I believe in growth stocks. As an analyst for our Motley Fool Rule Breakers service, I think you should, too. But even I have to admit that some growth stories are bogus -- hence this regular series.

Next up: Garmin (Nasdaq: GRMN). Is the leading maker of global positioning systems (GPS) the real thing? Let's get to the numbers.

Foolish facts

Metric

Garmin

CAPS stars (out of 5)

**

Total ratings

5,089

Percent bulls

92.5%

Percent bears

7.5%

Bullish pitches

946 out of 1,044

Highest rated peers

Harman International, Nokia (NYSE: NOK), Sony

Data current as of Sept. 30.

I've been bearish on Garmin for more than a year now, largely because of its competition. I've been hoping that insiders would give investors a show of faith by buying shares of their company on the open market. Instead, we've seen the opposite.

There hasn't been a lot a lot of selling, but there's certainly been some. Garmin vice president of marketing Gary Kelley was the last to sell on the open market, in March, according to Form 4 Oracle.

Fools don't appear to care. They're more concerned about GPS systems being built into iPhones and Android handsets. In July, Foolish investor eshopper wrote:

The consumer GPS party is over. Smartphones take it and the rest is commodity business with low margin personal GPS devices. Professional GPS potential (ships, aircraft, etc.) is limited.

The elements of growth

Metric

Last 12 Months

2009

2008

Normalized net income growth

11.9%

(6.7%)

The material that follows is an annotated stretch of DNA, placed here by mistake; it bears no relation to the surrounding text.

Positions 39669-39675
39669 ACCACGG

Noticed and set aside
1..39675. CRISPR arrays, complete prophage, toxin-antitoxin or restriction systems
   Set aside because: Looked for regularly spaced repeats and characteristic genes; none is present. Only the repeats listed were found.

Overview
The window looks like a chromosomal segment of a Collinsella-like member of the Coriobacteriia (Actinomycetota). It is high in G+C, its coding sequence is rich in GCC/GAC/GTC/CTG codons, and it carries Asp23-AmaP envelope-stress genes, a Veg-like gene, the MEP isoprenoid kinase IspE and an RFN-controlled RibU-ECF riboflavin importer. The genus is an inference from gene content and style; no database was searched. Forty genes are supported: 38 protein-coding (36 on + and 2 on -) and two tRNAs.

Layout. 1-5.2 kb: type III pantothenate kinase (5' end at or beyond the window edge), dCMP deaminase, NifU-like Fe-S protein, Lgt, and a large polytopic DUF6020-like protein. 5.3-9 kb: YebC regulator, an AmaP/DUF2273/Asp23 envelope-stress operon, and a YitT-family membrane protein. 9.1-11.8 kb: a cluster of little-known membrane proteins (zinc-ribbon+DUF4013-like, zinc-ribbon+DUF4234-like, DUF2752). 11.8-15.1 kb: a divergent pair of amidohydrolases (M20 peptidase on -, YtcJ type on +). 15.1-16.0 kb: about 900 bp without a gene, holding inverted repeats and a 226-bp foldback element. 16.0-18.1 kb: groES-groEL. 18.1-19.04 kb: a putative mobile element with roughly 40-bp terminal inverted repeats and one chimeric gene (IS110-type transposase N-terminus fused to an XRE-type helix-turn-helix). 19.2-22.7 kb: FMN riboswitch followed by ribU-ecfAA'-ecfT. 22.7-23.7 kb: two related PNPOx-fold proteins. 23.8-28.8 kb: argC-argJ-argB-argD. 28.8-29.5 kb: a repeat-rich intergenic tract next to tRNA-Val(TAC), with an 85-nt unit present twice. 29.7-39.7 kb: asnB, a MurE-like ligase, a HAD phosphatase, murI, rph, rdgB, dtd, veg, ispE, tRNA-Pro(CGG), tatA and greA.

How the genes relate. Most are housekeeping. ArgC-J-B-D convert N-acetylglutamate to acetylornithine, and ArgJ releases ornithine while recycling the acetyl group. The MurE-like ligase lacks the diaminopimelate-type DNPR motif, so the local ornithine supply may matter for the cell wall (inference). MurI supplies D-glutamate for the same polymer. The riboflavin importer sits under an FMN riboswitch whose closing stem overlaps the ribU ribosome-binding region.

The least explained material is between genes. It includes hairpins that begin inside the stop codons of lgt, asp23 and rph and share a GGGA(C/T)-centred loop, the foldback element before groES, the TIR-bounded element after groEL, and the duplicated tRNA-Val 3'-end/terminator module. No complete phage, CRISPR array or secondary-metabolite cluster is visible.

(11.3%)

Revenue growth

(0.8%)

(15.7%)

9.9%

Gross margin

50.6%

49%

44.5%

Receivables growth

(3.9%)

17.9%

(22.2%)

Shares outstanding

197.6 million

200.3 million

200.4 million

Source: Capital IQ, a division of Standard & Poor's.

I'm inclined to side with eshopper, but there's still good news in this table. Let's review:

  • Net income growth has returned after a two-year downtrend.
  • A lack of revenue growth suggests that the company's expanding earnings through careful expense management. Better gross margins also speak to this possibility.
  • Garmin has used cash to repurchase shares. Smart move. Management has a history of producing high returns on capital, and Garmin produces close to $900 million in free cash flow annually.
  • Finally, receivables are trending in the right direction, which should continue to aid cash flow.

Competitor and peer checkup

Competitor

Normalized Net Income Growth (3 yrs.)

Apple (Nasdaq: AAPL)

55%

Garmin

0.2%

Google (Nasdaq: GOOG)

25%

Nokia

(26.1%)

Research In Motion (Nasdaq: RIMM)

52.5%

TeleNav (Nasdaq: TNAV)

Not applicable

Source: Capital IQ. Data current as of Sept. 30.

Here's where competitive concerns manifest visually. Smartphone makers Apple, Google, and RIM have all enjoyed outsized growth as Garmin has stalled. Nokia has fared worse, but the Finnish phone giant is also rich with capital resources. The Navteq business it snatched away from Garmin also makes for a nice add-on.

Grade: Unsustainable
But add-ons don't usually lead to hypergrowth, and that's not the case here, either. Garmin's cash flow makes it far too cheap to short, but its competitive weaknesses leave me unwilling to buy.

Now it's your turn to weigh in. Do you like Garmin at these levels? Would you make it one of our 11 o'clock stocks? Let the debate begin in the comments box below, and when you're done, click here to get today's 11 o'clock portfolio pick.

You can also ask Tim to evaluate a favorite growth story by sending him an email, or replying to him on Twitter.

For further Foolishness featuring Garmin:

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Fool contributor Tim Beyers is a member of the Rule Breakers stock-picking team. He had stock and options positions in Apple and a stock position in Google at the time of publication. Check out Tim's portfolio holdings and Foolish writings, or connect with him on Twitter as @milehighfool. You can also get his insights delivered directly to your RSS reader. The Motley Fool owns shares of Apple and Google and is also on Twitter as @TheMotleyFool. Its disclosure policy thinks Monty Python is sustainably funny.